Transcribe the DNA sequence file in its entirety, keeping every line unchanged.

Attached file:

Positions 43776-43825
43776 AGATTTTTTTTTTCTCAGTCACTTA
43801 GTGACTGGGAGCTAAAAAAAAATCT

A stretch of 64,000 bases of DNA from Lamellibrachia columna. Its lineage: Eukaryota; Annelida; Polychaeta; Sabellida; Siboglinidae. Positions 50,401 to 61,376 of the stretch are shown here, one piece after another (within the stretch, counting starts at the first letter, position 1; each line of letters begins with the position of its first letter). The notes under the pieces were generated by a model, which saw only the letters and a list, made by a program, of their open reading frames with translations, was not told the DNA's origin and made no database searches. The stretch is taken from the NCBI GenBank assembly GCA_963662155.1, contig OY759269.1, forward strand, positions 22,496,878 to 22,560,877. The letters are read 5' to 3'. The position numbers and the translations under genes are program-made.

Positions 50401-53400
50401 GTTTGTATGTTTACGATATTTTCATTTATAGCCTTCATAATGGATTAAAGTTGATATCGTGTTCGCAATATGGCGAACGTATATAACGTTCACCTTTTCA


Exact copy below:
Positions 43776-43825
43776 AGATTTTTTTTTTCTCAGTCACTTA
43801 GTGACTGGGAGCTAAAAAAAAATCT

A stretch of 64,000 bases of DNA from Lamellibrachia columna. Its lineage: Eukaryota; Annelida; Polychaeta; Sabellida; Siboglinidae. Positions 50,401 to 61,376 of the stretch are shown here, one piece after another (within the stretch, counting starts at the first letter, position 1; each line of letters begins with the position of its first letter). The notes under the pieces were generated by a model, which saw only the letters and a list, made by a program, of their open reading frames with translations, was not told the DNA's origin and made no database searches. The stretch is taken from the NCBI GenBank assembly GCA_963662155.1, contig OY759269.1, forward strand, positions 22,496,878 to 22,560,877. The letters are read 5' to 3'. The position numbers and the translations under genes are program-made.

Positions 50401-53400
50401 GTTTGTATGTTTACGATATTTTCATTTATAGCCTTCATAATGGATTAAAGTTGATATCGTGTTCGCAATATGGCGAACGTATATAACGTTCACCTTTTCA